Science and the Media

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Scientists Christian Tomasetti and Bert Vogelstein published an article in the journal Science, “Variation in cancer risk among tissues can be explained by the number of stem cell divisions” (Science, January 2, 2015, p 78). The discussion this article engendered provides an excellent teaching tool for teachers to showcase how scientific debate takes place among members of the scientific community with the goal to elevate the quality of a body of knowledge and how it is different from the way the popular press reports on and communicates this work.

The amount and range of news coverage this research article received was remarkable. Most of the popular press, unfortunately, reported a simplified version of the story citing the statement that two-thirds of cancers are caused by chance and not by genetic or environmental factors without noting that that the authors explicitly stated that a number of the most commonly occurring cancers were not included in their study. Few of the news accounts reported that the original article addressed variation in cancer risk but not absolute cancer risk, therefore misleading readers that most cancers are due to ‘bad luck.’ The Guardian ran a story, “Bad luck, bad journalism and cancer rates,” that tried to clarify the science for the popular media and provided a simple account of the actual work while chastising colleagues in the news business.

In contrast to often poorly reasoned discussion in the popular press, members of the science community weighed in with criticism as well. Authors of six letters in the journal Science raised a number of mathematical and procedural questions about the work. Many of them were also as concerned with how people would interpret the results as they were with identifying errors. For example, the letter by Ashford, et al., begins “The report […] is dangerously misleading….” And in a subsequent blog post, one of the authors writes, “Our letter to the editor of Science not only challenges the misstatements of the reports that most cancers are due to ‘bad luck’, but points out that such misstatements dangerously undermine successful efforts to prevent cancers.”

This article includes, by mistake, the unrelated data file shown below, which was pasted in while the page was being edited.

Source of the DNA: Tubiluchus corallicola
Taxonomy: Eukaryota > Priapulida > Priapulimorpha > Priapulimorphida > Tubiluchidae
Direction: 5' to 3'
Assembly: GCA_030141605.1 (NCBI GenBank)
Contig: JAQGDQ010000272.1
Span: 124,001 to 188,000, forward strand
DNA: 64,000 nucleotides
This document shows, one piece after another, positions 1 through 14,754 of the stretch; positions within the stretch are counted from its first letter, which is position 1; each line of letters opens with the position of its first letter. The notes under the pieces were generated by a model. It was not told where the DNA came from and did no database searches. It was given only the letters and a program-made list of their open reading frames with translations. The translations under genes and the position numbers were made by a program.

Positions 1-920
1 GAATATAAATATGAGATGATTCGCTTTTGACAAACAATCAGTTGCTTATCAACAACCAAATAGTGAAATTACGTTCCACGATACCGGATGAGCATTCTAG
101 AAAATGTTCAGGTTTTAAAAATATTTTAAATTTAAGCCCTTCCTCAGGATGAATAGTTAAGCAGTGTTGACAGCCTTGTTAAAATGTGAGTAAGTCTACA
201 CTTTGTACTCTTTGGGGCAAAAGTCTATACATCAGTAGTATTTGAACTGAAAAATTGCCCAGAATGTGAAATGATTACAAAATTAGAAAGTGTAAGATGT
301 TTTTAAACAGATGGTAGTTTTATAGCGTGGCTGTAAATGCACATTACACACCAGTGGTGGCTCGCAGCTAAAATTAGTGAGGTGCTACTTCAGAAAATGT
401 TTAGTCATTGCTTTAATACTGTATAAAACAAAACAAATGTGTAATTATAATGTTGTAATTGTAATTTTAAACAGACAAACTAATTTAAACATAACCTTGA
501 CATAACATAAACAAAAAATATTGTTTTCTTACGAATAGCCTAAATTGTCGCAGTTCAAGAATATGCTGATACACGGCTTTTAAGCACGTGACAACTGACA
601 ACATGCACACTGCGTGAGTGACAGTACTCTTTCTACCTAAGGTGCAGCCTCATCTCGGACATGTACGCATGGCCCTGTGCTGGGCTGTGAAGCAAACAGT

In their response to the letters, Tomasetti and Vogelstein address each of the technical points either directly or by referring to the Supplementary Materials published online by Science. They also offer their views on the non-scientific aspects of the criticism. I encourage you to read the letters as well as the response.

The communications surrounding this very interesting and possibly important scientific paper can make for a very rich discussion about the differences between rhetorical argument that can be found in the mainstream press and blogosphere and the evidence-based argument included in the letters and response. It’s vital that we help our students understand the difference between the two.

NSTA Executive Director, David EvansDr. David L. Evans is the Executive Director of the National Science Teachers Association. Reach him at or via Twitter @devans_NSTA.

The mission of NSTA is to promote excellence and innovation in science teaching and learning for all.

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